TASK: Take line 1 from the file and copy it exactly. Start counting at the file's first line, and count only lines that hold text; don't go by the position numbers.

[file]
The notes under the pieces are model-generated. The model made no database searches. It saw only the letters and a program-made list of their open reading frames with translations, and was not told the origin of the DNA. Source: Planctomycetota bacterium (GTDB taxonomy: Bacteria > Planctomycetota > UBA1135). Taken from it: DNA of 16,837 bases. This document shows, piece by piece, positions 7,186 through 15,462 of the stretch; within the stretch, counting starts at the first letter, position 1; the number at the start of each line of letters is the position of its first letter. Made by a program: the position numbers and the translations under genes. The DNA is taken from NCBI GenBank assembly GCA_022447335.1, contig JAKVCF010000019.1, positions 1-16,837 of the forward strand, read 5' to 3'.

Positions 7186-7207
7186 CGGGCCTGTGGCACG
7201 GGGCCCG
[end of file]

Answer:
The notes under the pieces are model-generated. The model made no database searches. It saw only the letters and a program-made list of their open reading frames with translations, and was not told the origin of the DNA. Source: Planctomycetota bacterium (GTDB taxonomy: Bacteria > Planctomycetota > UBA1135). Taken from it: DNA of 16,837 bases. This document shows, piece by piece, positions 7,186 through 15,462 of the stretch; within the stretch, counting starts at the first letter, position 1; the number at the start of each line of letters is the position of its first letter. Made by a program: the position numbers and the translations under genes. The DNA is taken from NCBI GenBank assembly GCA_022447335.1, contig JAKVCF010000019.1, positions 1-16,837 of the forward strand, read 5' to 3'.